Illustration by Saffa Khan

Upon returning to Afghanistan in 2003, Mahboob sought ways to climb up the tech industry's grueling ladder. "I seized every single opportunity I could--I learned how to use a computer at the United Nations Development Program's women's center and then I attended Herat University in 2004." Six years later in 2010, along with her younger sister, Elaha, and two other colleagues, Mahboob founded Afghan Citadel Software Company, a software development company based in Herat. In 2014, only 210,000 Afghans had Internet service in their home, now more than 80 percent have registered cellphones, and 4G connectivity has expanded rapidly. Afghanistan's Internet even rivals some of its neighboring countries, such as Pakistan, Iran, and China, where major censorship is in place. The number of women in computer science faculties across Afghanistan has approximately increased by 30 percent, but there are still many barriers that women have to cross in order to get the opportunity to become digitally literate--only 30,000 women were registered university students in 2014, out of a total 154,000. Mahboob is leading Afghanistan's march towards a fully technologically advanced nation, and she's not leaving any woman behind: "My goal [for Afghan Citadel] was to create jobs for women in Afghanistan's growing tech market", and she has rather impressively followed through on this goal. Mahboob and other board members employ positive discrimination when searching for new employees, resulting in women making up an incredible 70 percent of their workforce. Compare that to the average of 26 percent in Silicon Valley, and you realize that Mahboob not only has the power to set a precedent nationally, but globally.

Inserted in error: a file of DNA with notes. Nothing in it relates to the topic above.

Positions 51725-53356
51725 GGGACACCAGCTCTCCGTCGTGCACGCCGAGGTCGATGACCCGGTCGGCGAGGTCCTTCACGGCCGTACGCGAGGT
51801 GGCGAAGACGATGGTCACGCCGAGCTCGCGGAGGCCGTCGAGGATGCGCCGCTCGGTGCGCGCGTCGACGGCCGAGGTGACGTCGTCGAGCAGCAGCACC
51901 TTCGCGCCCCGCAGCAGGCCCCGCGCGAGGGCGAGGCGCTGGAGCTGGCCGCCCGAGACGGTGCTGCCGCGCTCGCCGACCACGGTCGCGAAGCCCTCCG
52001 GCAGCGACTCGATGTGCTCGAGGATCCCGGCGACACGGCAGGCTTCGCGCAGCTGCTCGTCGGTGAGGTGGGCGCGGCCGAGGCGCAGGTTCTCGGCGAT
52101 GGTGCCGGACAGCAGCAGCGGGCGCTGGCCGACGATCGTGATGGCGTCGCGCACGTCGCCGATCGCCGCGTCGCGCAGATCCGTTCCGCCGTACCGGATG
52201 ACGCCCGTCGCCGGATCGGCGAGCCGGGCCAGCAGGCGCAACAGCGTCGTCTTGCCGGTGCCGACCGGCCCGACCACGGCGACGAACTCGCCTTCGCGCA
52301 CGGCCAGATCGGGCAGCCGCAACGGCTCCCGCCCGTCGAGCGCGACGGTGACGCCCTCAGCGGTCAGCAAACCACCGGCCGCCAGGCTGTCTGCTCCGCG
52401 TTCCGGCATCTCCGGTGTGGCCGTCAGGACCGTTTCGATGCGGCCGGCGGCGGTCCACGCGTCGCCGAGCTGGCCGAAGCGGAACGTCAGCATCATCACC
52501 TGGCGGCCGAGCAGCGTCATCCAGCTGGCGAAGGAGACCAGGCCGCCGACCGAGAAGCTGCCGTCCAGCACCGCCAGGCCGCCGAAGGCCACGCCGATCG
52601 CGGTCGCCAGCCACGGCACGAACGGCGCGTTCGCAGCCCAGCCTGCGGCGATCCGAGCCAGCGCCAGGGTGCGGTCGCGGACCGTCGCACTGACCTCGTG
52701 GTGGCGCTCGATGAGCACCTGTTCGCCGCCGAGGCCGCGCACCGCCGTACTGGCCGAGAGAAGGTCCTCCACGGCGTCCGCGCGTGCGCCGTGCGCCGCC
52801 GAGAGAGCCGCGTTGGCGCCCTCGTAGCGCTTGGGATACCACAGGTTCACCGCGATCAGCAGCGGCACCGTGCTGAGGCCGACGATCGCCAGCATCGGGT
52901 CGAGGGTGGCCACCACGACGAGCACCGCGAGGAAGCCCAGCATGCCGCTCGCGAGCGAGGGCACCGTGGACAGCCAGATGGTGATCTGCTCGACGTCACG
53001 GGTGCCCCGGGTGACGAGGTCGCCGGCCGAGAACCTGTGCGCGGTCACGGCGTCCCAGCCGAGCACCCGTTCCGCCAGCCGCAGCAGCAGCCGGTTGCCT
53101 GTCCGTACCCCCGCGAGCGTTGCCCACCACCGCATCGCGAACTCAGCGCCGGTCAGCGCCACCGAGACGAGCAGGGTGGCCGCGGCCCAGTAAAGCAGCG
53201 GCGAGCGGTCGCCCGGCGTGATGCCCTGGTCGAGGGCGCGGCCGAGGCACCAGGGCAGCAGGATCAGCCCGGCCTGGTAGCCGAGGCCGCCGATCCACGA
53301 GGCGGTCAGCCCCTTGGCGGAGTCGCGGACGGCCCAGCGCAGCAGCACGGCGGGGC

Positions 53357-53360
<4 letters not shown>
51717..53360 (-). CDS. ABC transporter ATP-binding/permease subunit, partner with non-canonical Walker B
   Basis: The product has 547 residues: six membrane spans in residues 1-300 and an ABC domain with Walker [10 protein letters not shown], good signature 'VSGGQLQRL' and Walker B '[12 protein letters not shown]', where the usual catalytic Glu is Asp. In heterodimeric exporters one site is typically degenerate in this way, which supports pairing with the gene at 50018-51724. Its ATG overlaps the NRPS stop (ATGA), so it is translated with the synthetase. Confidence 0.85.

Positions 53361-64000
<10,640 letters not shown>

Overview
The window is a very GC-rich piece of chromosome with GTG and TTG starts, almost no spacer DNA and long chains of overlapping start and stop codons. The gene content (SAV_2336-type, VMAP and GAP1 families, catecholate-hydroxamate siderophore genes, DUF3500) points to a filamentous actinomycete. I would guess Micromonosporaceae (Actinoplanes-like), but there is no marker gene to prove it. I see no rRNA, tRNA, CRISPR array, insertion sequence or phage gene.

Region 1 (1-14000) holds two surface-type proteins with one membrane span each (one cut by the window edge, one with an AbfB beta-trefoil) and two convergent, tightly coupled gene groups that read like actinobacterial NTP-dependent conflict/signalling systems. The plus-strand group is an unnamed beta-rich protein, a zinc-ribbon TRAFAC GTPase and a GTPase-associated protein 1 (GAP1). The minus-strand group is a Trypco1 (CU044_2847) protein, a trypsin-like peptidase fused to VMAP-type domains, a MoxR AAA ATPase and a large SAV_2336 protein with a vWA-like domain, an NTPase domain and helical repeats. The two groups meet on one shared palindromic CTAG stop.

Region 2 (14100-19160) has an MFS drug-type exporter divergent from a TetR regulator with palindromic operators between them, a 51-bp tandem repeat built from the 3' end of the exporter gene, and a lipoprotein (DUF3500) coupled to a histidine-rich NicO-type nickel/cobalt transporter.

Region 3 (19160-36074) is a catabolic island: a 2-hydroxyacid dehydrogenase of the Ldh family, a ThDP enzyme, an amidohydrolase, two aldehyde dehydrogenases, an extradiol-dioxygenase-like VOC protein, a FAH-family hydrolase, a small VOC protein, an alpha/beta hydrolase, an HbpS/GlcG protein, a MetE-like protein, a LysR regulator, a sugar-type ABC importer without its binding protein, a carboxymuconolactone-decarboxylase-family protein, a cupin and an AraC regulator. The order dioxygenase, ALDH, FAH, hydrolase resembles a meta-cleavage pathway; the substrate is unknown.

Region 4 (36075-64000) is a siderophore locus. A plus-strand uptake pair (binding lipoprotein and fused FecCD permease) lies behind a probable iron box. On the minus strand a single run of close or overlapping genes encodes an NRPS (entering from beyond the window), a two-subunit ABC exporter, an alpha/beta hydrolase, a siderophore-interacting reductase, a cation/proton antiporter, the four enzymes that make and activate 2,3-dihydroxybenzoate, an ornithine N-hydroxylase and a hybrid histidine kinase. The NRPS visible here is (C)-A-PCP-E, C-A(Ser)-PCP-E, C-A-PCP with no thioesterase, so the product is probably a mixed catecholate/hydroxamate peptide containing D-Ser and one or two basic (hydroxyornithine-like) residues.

Mahboob recognized that there must be a lot of untapped potential in Afghanistan's uneducated and illiterate females, and with the right education, she could empower them to achieve dreams they didn't know they could have. When she saw the sheer power social media possessed--how it benefitted her personal life and business--she wanted to enable women, otherwise confined to their homes, to communicate with the outside world and create a digital voice for them. "When you're a digital citizen, a passport isn't required to have access to an empowered place. There's no discrimination and gender issues." She kickstarted her philanthropy by investing Afghan Citadel's revenue to give back to the communities that have served her so well. The aim isn't necessarily to train these women up for tech careers, but to teach them how to use tech to benefit them. Mahboob firmly believes in the power of the arts, both as a creative outlet for women to heal and as a viable career; "We want women to be anything they want: writers, filmmakers, or website designers."

Photo courtesy of Digital Citizen Fund